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where citizens valued education and dotted this land with schools from kindergarten to university;

where leaders risked the existence of this Union to extend its liberty to all races;

where courts have gradually implemented these rights to make the law a reality;

where women are not slaves, but are honored and protected as persons to whom all rights as full persons must be granted;

where we are free to worship God as we choose, and our constitution guarantees that no alien religion or irreligion will be forced upon us in public schools;

where one may freely choose his life’s work, and jobs are relatively plentiful and well paid;

where one can be a conscientious objector;

where we imprint “In God We Trust” on our coins, appoint chaplains, and pray for our congressmen (if not in our schools);

where educational opportunities are available to all, and higher education to most;

where we can vote out of office those who stand for what we deem wrong;

where taxes are relatively low and just;

where policemen are generally on my side and who consider it their main duty to protect me.

I am an American and proud of my country. I love my country. But because I love it, I seek to improve it; and to improve it, I must judge it. But to weigh and to judge and to seek to improve are not incompatible with patriotism and love of country. Rather, they are expressions of highest love—informed, intelligent, sacrificial love—biblical love, that is.

And so, as a biblically informed patriot, I love America, I honor and, under God, I serve America. God willing, under appropriate circumstances, I might even dare to die for this country. On this Fourth of July, long past youthful naïveté, I shall stand joyfully as the parade marches by, and tenderly salute the flag as the colors of our noble, but far from faultless, nation once again are unfurled to the breeze.

When the news appears to show that greed has taken over, and every person has his price, it is refreshing to find a noteworthy exception: pro golfer Lee Trevino. When he told New Orleans tournament sponsors he would not participate because of a prior commitment, their reaction was: “I hope what he’s doing is worth more than $163,000”—the first prize and a bonus available only to Trevino had he won. What is worth more than that?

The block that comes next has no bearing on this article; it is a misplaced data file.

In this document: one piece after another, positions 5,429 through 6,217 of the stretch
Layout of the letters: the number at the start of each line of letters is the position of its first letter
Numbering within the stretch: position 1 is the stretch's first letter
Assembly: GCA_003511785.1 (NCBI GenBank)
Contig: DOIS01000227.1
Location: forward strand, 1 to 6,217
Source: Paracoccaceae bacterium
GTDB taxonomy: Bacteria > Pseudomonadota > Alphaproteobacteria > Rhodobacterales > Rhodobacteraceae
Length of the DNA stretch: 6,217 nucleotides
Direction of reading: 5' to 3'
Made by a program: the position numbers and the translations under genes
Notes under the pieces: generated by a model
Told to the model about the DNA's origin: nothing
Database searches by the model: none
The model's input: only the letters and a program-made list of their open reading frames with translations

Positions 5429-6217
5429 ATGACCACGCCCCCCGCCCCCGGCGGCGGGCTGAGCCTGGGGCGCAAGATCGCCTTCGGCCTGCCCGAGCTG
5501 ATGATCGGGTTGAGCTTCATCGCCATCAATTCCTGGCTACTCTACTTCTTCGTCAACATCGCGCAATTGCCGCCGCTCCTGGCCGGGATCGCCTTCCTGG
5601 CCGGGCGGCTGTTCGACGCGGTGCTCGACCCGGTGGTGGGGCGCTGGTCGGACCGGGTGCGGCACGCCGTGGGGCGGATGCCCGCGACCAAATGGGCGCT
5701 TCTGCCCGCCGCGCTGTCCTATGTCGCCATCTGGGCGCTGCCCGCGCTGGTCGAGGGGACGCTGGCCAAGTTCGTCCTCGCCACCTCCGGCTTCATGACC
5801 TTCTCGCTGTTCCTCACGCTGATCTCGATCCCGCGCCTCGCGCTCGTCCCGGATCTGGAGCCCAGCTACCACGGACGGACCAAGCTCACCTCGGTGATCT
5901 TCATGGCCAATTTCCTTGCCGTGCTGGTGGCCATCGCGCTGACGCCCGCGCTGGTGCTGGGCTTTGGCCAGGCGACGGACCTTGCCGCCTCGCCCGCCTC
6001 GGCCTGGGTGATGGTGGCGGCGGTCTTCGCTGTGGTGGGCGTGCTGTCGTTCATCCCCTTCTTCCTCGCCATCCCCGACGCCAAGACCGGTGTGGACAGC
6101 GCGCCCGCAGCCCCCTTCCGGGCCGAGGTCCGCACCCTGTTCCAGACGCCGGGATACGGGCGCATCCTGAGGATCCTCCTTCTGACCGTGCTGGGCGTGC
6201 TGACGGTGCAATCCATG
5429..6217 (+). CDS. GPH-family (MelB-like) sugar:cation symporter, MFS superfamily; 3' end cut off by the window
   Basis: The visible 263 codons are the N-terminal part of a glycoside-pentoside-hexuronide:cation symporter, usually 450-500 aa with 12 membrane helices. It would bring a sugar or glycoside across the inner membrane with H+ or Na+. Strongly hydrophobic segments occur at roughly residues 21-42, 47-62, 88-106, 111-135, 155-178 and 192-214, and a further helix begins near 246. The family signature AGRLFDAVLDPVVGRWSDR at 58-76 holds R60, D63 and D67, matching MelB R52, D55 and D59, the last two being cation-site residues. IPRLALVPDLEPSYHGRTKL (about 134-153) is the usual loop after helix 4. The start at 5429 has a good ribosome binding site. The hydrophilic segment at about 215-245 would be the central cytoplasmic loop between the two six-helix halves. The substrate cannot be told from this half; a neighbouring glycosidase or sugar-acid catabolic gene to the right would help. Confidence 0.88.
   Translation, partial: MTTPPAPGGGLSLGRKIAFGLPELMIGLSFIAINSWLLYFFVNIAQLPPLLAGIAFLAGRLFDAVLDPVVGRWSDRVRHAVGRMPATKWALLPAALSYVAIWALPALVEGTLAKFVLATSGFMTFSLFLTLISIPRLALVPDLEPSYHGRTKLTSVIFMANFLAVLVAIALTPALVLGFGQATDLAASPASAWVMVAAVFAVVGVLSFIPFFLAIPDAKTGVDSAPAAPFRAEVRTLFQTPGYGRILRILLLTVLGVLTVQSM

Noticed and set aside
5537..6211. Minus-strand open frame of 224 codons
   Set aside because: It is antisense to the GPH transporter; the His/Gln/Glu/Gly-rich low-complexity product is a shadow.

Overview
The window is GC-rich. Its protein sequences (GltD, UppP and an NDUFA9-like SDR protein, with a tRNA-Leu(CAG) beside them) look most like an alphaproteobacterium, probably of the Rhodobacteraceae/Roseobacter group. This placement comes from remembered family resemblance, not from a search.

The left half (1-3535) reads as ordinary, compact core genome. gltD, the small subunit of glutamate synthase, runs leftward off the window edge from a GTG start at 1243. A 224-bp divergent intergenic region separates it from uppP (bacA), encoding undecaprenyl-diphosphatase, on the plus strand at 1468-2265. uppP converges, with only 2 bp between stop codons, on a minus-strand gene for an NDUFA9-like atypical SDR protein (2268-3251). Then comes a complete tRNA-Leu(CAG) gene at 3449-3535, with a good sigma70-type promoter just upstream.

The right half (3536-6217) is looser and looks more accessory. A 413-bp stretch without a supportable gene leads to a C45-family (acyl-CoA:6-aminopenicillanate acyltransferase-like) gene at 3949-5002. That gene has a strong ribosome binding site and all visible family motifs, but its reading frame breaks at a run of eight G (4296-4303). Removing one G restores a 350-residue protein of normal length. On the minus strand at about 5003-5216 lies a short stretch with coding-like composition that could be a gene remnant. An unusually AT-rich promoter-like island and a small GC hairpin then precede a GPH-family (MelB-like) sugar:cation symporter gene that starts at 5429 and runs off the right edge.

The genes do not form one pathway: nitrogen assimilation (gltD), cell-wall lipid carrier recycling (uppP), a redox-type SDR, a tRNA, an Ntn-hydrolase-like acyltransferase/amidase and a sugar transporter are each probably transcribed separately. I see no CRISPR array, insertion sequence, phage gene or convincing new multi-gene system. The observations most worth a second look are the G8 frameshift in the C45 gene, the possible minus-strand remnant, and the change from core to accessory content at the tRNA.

A person’s word, of course. And also the American Heart Association. Trevino kept his word to play in the association’s fund-raising event in Tucson. We commend him for his priorities and hope his good example shows others that there are values more important than making money.

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Thirty years ago there was no gospel music industry as we know it today. Apart from a small handful of musicians—George Beverly Shea, Rudy Atwood, the Haven of Rest and Old-Fashioned Revival Hour quartets, for example—there were few artists whose talents were well-known to evangelicals. Concerts by “name” individuals or groups were unheard of, unless you count Phil Kerr’s innovative Saturday night programs in Pasadena. It took little more than the fingers of one hand to count up the number of Christian record labels.

The enormous explosion in gospel music in the years since is highly evident. Scores of Christian artists are engaged full-time in concert careers, crisscrossing the nation in ministry to hundreds of thousands. Many have been uniquely used of God, their talents and testimony greatly extended through records on dozens of labels, a new one seemingly appearing every week or so. Unfortunately, excesses are also appearing (see p. 16), leading some Christians to perceive little good in this mushrooming industry.

But for 30 years, one company, in the vanguard of this surge of gospel music, has kept a cool head in spite of enormous pressures to compromise. It was in 1950 that a young college student put all his worldly possessions behind the recording of a unique sportscast, “The Game of Life,” where the Bible was the rule book, Jesus Christ was coach, and God was referee. Jarrell McCracken’s efforts ultimately became a recording company bearing the label Word, from the fictional radio station WORD of the sportscast.

Armed in 1951 with little but vision and pluck, McCracken first convinced Frank Boggs to make records for his fledgling concern. Other Christian artists followed, and with the addition of committed, capable Christian musicians to its staff, the little company in Waco, Texas, quickly became known for recordings of quality Christian music.

This year, as Word celebrates its thirtieth anniversary, much of the day’s best gospel music continues to issue from the now multifaceted company—evidenced on some 13 record labels and with tons of paper and ink. Not so well known is Word’s consistently high-quality published music, which has contributed substantially to a continuing upgrading of much evangelical church music.

We salute Word and founder McCracken for their pioneering spirit and a significant, 30-year-long wholesome influence on gospel music. They blazed a trail for others to follow.